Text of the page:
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Available data on demography for Mediterranean marine mammals are rather scarce and fragmented and at present it is rather difficult to provide strong and robust evidence on baselines and changes over time in demographic parameters.

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Key messages 

  • Systematic and long-term photo-identification programs, jointly to the use of appropriate instruments to measure observed animals, would be essential tools to supply basic knowledge on population structure needed for conservation plans.

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Arrigoni, M., Manfredi, P., Panigada, S., Bramanti, L., Santangelo, G. 2011. Life-tables of the Mediterranean fin whale set out from stranding data. Marine Ecology: an evolutionary perspective, 32(1):1-9.doi:10.1111/j.1439-0485.2011.00437.x

Butti, C., Corain, L., Cozzi, B., Podestà, M., Pirone, A., Affronte, M., Zotti, A., 2007. Age estimation in the Mediterranean bottlenose dolphin Tursiops truncatus (Montagu 1821) by bone density of the thoracic limb. J. Anat. 211, 639–646. doi:10.1111/j.1469-7580.2007.00805.x

Đuras, M., Divac Brnić, D., Gomerčić, T., Galov, A., 2014. Craniometry of bottlenose dolphins (Tursiops truncatus) from the Adriatic Sea. Veterinary Archives 84, 649–666.

Gol’din, P., Gladilina, E., 2015. Small dolphins in a small sea: age, growth and life history aspects of the Black Sea common bottlenose dolphin Tursiops truncatus. Aquatic Biology 23, 159–166. doi:10.3354/ab00617

Karamanlidis, A. A., and P. Dendrinos. 2015. Monachus monachus. The IUCN Red List of Threatened Species.

Kerem, D., Kent, R., Roditi-Elasar, M., Goffman, O., Scheinin, A., Gol’din, P., 2013. Early physical maturation of female common bottlenose dolphin in the eastern Levantine Basin. Israel Journal of Ecology & Evolution 59, 154–162. doi:10.1080/15659801.2013.892297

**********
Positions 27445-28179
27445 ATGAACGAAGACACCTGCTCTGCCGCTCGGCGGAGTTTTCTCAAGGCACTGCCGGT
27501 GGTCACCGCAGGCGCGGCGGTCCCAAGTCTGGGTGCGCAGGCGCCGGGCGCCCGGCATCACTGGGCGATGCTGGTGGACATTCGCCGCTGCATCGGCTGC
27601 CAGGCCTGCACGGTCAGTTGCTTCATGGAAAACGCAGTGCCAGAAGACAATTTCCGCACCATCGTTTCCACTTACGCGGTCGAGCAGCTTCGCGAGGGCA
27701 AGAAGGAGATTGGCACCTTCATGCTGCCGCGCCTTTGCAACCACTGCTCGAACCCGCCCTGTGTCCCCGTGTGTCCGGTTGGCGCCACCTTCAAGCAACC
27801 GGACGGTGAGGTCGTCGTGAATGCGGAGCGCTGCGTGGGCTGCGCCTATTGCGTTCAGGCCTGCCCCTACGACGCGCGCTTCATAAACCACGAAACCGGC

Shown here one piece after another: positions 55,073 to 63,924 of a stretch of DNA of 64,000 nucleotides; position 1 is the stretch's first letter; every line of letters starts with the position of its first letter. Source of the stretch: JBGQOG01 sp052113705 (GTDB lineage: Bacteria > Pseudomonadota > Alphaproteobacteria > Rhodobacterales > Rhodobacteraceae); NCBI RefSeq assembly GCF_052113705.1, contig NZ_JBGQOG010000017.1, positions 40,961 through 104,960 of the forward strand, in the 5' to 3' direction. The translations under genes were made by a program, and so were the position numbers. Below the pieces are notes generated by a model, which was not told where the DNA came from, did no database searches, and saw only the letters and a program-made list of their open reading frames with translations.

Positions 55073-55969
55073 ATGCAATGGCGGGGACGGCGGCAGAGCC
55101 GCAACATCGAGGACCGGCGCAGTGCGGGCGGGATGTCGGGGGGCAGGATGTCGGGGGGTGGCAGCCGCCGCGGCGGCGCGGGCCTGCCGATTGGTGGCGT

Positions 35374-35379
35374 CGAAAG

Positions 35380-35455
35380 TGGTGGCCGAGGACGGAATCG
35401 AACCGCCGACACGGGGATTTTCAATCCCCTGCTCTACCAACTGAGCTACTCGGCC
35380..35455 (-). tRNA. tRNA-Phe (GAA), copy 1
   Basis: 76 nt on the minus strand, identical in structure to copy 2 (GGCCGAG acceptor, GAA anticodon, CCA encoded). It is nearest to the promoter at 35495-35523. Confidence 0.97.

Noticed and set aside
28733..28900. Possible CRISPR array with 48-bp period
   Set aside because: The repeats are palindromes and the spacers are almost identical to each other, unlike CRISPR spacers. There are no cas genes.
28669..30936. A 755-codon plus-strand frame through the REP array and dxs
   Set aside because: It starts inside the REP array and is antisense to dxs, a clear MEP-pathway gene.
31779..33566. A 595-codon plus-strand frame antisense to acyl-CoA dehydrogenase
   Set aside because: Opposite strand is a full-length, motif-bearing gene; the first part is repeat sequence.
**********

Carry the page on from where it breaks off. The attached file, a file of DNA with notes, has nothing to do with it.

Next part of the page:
Pribanić, S., Mioković, D., Kovačić, D., 2000. Preliminary growth rate and body lengths of the bottlenose dolphins Tursiops truncatus (Montagu, 1821) from the Adriatic Sea. Natura Croatica 9, 179–188.

Rossi, A., Panigada, S., Arrigoni, M., Zanardelli, M., Cimmino, C., Marangi, L., Manfredi, P., Santangelo, G., 2014. Demography and conservation of the Mediterranean fin whale (Balaenoptera physalus): what clues can be obtained from photo-identification data. Theor Biol Forum 107, 123–142.

Rossi, A., Scordamaglia, E., Bellingeri, M., Gnone, G., Nuti, S., Salvioli, F., Manfredi, P., Santangelo, G., 2017. Demography of the bottlenose dolphin Tursiops truncatus (Mammalia: Delphinidae) in the Eastern Ligurian Sea (NW Mediterranean): quantification of female reproductive parameters. The European Zoological Journal 84, 294–302. doi:10.1080/24750263.2017.1334839

Sharir, Y., Kerem, D., Gol’din, P., Spanier, E., 2011. Small size in the common bottlenose dolphin ­Tursiops truncatus in the eastern Mediterranean: a possible case of Levantine nanism. Marine Ecology Progress Series 438, 241–251. doi:10.3354/meps09282

UNEP-MAP-RAC/SPA, IUCN. 1988. Report of the joint expert consultation on the conservation of the Mediterranean monk seal. Athens, 11-12 January 1988. IUCN/UNEP/MEDU/MM-IC/5. 8 p

UNEP-MAP-RAC/SPA. 2003. Action Plan for the management of the Mediterranean monk seal (Monachus monachus). Reprinted, RAC/SPA, Tunis. 12 p.